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Attraction Makeovers: The Good, The Bad, and the Future

The Living Seas to The Seas with Nemo and Friends


“The Living Seas” opened in 1986 and featured a unique system where guests had to ride the seacabs attraction in order to enter the pavilion. Guests watched a short movie, then entered a ‘hyrdolator’ to the seabase location, and finally a seacab ride through the world’s largest aquarium (it lost that title in 2005). Disney stopped using the seacabs in 2001. After a long period of transition, the whole facility became renamed “The Seas with Nemo and Friends.” The new theme featured two attractions based on the popular Pixar movie “Finding Nemo” and new exhibits. It remains one of the rare EPCOT pavilions where you first ride the attraction to enter (although now it is easier to enter through the pavilion exit).
Grade: 3.5/5 stars (for failure to really innovate)

Country Bear Jamboree to Country Bear Jamboree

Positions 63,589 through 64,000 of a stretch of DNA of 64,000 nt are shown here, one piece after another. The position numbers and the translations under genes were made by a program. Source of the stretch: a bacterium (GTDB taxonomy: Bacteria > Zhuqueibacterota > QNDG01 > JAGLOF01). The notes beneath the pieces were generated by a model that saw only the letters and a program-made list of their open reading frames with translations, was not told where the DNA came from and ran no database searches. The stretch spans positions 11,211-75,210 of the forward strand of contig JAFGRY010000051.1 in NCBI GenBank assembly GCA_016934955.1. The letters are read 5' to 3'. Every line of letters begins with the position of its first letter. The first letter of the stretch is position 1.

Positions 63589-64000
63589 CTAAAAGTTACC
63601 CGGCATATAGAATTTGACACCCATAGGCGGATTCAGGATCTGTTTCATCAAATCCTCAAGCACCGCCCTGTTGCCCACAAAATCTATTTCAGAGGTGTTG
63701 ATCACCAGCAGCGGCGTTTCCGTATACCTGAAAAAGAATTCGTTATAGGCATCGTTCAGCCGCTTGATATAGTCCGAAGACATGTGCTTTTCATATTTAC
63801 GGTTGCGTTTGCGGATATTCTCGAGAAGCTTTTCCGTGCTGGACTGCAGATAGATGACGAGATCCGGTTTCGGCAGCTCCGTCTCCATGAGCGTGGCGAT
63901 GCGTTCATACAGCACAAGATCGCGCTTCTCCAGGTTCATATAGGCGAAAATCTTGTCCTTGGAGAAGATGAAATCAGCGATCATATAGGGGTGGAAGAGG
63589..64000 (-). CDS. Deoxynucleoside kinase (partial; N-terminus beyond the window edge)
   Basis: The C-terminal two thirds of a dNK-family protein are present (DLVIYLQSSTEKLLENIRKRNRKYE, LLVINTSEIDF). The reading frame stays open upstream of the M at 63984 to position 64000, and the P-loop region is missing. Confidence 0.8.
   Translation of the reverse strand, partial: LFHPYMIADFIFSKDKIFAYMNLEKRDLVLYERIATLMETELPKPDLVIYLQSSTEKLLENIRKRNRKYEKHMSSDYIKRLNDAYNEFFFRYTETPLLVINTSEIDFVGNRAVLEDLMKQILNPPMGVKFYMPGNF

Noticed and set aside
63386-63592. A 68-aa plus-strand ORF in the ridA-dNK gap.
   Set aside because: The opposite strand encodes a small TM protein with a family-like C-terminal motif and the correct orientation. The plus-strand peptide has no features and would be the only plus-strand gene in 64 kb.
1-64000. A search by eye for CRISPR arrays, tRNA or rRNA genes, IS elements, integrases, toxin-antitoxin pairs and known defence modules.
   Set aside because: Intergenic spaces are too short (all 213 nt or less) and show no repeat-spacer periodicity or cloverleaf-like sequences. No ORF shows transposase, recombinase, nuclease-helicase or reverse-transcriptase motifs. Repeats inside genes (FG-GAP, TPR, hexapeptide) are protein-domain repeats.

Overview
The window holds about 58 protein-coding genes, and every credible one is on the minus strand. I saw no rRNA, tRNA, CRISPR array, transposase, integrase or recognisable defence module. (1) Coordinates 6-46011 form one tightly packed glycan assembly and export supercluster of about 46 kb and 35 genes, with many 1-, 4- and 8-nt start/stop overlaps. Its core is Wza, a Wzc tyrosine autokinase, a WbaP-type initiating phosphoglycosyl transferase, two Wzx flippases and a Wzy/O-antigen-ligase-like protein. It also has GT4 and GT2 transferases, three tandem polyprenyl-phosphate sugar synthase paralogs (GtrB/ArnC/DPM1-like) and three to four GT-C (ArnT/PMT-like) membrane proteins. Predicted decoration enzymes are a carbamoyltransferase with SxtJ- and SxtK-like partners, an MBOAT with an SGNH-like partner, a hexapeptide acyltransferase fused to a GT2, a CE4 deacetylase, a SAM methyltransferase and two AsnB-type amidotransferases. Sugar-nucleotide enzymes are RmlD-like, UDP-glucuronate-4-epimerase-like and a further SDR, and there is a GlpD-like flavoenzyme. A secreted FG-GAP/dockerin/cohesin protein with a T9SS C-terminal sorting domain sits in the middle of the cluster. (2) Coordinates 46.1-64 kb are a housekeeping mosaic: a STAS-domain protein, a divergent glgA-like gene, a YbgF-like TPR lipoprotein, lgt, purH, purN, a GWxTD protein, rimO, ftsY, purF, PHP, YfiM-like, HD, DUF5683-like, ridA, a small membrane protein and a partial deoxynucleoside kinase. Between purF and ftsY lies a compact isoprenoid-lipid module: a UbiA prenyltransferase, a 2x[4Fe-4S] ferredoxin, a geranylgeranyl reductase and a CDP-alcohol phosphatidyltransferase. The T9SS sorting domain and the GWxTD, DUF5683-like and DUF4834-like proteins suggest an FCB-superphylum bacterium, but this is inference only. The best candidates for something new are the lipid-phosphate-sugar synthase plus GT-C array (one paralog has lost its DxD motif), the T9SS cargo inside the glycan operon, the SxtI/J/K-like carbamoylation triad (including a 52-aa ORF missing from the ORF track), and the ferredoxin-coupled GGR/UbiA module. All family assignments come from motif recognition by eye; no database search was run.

The once popular crowd pleasing attraction was reduced to a shell of its former self in the interest of serving shorter audience attention spans in 2012. The less said about this travesty at the Magic Kingdom the better. I want to live with the memories and soundtracks from the previous version and its cousins the Country Bear Christmas Special.
Grade: 0.5/5 stars (someone please put this version out of its misery)

Tiki-Room – Under New Management to Walt Disney’s Enchanted Tiki Room

Oy. Where to even start. The original Walt Disney’s Enchanted Tiki Room was a classic attraction that opened in 1963 at Disneyland and 1971 at Magic Kingdom (although it was called “Tropical Serenade”). The show represented a pivotable moment in theme park history when the animals in the attraction sprang to life in an almost realistic manner via the magic of audio-animatronics. This was later followed by human audio-animatronics and theme parks were forever changed. In 1998 the show changed with characters from Disney’s Aladdin and The Lion King added as the new management. That went over about as well as you would expect. It took a few years, but finally the gods got angry enough to light a fire above one of the new audio-animatronics destroying it. Thankfully Disney management took this as the omen it was and restored the attraction with a shorter version of the original show. At this point I’ll take what I can get. At least Iago and Zazu are gone.